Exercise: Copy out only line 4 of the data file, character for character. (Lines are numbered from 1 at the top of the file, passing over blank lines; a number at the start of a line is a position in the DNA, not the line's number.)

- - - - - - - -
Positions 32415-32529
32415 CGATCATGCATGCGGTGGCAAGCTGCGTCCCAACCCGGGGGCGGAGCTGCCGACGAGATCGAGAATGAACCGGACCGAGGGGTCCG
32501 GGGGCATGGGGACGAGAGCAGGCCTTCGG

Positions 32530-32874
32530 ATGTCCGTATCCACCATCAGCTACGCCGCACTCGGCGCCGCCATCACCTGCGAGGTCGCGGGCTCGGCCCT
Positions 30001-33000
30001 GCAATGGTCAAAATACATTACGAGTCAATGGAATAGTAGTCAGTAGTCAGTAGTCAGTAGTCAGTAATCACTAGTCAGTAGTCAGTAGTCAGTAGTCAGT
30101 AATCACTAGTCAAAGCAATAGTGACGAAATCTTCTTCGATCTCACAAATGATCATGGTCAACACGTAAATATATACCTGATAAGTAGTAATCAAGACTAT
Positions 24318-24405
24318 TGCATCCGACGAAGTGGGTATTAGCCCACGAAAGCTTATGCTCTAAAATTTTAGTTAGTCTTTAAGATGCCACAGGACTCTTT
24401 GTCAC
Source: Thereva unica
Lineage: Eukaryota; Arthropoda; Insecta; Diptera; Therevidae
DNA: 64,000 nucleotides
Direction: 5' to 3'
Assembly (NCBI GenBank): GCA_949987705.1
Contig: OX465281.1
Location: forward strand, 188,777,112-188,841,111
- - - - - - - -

Positions 32530-32874